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WHEN in the year 1935 the German Government made the British Government the offer to bring the strength of the German fleet to a fixed proportion of the strength of the naval forces of the British Empire by means of a treaty, it did so on the basis of the firm conviction that for all time the recurrence of a warlike conflict between Germany and Great Britain was excluded. In voluntarily recognising the priority of British interests at sea through the offer of the ratio 100:35 it believed that, by means of this decision, unique in the history of the Great Powers, it was taking a step which would lead to the establishment of a friendly relationship for all time between the two nations. This step on the part of the German Government was naturally conditional on the British Government for their part also being determined to adopt a political attitude which would assure a friendly development of Anglo-German relations.
On this basis and under these conditions was the Anglo-German Naval Agreement on the 18th June, 1935, brought into being. This was expressed in agreement by both parties on the conclusion of the agreement. Moreover, last autumn after the Munich Conference the German Chancellor and the British Prime Minister solemnly confirmed in the declaration, which they signed, that they regarded the agreement as symbolical of the desire of both peoples never again to wage war on one another.
The German Government has always adhered to this wish and is still to-day inspired by it. It is conscious of having acted accordingly in its policy and of having in no case intervened in the sphere of English interests or of having in any way encroached on these interests. On the other hand it must to its regret take note of the fact that the British Government of late is departing more and more from the course of an analogous policy towards Germany. As is clearly shown by the political decisions made known by the British Government in the last weeks as well as by the inspired anti-German attitude of the English press, the British Government is now governed by the opinion that England, in whatever part of Europe Germany might be involved in warlike conflict, must always take up an attitude hostile to Germany, even in a case where English interests are not touched in any way by such a conflict. The British Government thus regards war by England against Germany no longer as an impossibility, but on the contrary as a capital problem of English foreign policy.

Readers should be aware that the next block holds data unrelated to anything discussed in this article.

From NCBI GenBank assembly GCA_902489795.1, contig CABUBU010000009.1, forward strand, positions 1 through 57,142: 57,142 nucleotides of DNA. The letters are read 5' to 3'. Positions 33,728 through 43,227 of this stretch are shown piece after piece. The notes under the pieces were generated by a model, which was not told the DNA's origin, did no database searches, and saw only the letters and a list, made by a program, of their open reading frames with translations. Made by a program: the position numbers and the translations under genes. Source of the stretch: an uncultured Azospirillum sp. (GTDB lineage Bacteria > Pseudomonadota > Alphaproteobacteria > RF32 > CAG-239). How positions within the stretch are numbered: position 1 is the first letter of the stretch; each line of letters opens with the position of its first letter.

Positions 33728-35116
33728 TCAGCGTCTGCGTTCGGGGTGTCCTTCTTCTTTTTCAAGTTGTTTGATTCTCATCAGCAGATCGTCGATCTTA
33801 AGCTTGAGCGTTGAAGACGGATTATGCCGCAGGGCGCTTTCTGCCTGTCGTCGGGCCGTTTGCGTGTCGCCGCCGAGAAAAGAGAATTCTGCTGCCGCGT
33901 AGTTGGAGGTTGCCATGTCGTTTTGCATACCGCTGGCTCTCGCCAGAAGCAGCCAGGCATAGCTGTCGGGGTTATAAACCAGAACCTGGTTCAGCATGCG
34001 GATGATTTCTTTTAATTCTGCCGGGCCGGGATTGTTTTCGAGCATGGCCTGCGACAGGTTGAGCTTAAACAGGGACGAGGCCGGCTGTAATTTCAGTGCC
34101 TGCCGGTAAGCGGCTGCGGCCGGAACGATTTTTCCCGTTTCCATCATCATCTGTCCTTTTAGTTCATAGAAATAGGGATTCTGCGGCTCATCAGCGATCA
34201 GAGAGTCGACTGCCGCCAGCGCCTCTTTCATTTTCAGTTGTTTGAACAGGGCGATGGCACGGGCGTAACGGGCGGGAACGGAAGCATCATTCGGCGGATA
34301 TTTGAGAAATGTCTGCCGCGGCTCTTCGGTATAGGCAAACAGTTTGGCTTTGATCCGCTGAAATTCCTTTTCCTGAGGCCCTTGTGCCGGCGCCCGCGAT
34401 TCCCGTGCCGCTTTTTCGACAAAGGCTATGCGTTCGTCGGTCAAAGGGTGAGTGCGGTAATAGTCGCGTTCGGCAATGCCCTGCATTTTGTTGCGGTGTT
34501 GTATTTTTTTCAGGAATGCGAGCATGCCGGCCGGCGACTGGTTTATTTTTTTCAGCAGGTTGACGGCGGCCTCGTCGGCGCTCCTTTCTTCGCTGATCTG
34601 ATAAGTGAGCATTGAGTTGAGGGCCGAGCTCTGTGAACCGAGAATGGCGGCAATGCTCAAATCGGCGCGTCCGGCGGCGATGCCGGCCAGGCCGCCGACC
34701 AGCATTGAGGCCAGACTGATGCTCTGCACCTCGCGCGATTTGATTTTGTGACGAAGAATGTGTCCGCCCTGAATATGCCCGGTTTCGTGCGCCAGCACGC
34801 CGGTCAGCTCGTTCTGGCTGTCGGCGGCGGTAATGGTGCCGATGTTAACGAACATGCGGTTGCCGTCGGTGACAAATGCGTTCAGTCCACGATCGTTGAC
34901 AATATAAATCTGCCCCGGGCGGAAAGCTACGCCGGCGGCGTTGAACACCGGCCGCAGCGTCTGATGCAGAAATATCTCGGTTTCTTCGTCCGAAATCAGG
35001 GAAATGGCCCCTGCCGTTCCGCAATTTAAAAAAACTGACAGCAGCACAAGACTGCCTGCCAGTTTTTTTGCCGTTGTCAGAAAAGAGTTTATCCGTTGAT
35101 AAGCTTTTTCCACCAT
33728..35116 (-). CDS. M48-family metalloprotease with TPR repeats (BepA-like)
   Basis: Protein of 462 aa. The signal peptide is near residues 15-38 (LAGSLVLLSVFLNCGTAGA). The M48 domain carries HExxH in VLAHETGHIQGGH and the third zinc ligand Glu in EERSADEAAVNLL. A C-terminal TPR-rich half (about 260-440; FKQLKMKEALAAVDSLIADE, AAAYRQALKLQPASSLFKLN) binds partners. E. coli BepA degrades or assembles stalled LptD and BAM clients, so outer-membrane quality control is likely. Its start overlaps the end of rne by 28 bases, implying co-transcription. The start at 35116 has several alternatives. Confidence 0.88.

By means of this encirclement policy the British Government has unilaterally deprived the Naval Agreement of the 18th June, 1935, of its basis, and has thus put out of force this agreement as well as the complementary declaration of the 17th July, 1937.
The same applies to Part III of the Anglo-German Naval Agreement of the 17th July, 1937, in which the obligation is laid down to make a mutual Anglo-German exchange of information. The execution of this obligation rests naturally on the condition that a relationship of open confidence should exist between two partners. Since the German Government to its regret can no longer regard this relationship as existing, it must also regard the provisions of Part III referred to above as having lapsed.
The qualitative provisions of the Anglo-German Agreement of the 17th July, 1937, remain unaffected by these observations which have been forced upon the German Government against its will. The German Government will abide by these provisions also in the future and so make its contribution to the avoidance of a general unlimited race in the naval armaments of the nations.
Moreover, the German Government, should the British Government desire to enter into negotiations with Germany, in regard to the future problems here arising, is gladly ready to do so. It would welcome it if it then proved possible to reach a clear and categorical understanding on a sure basis.
Berlin, April 27, 1939.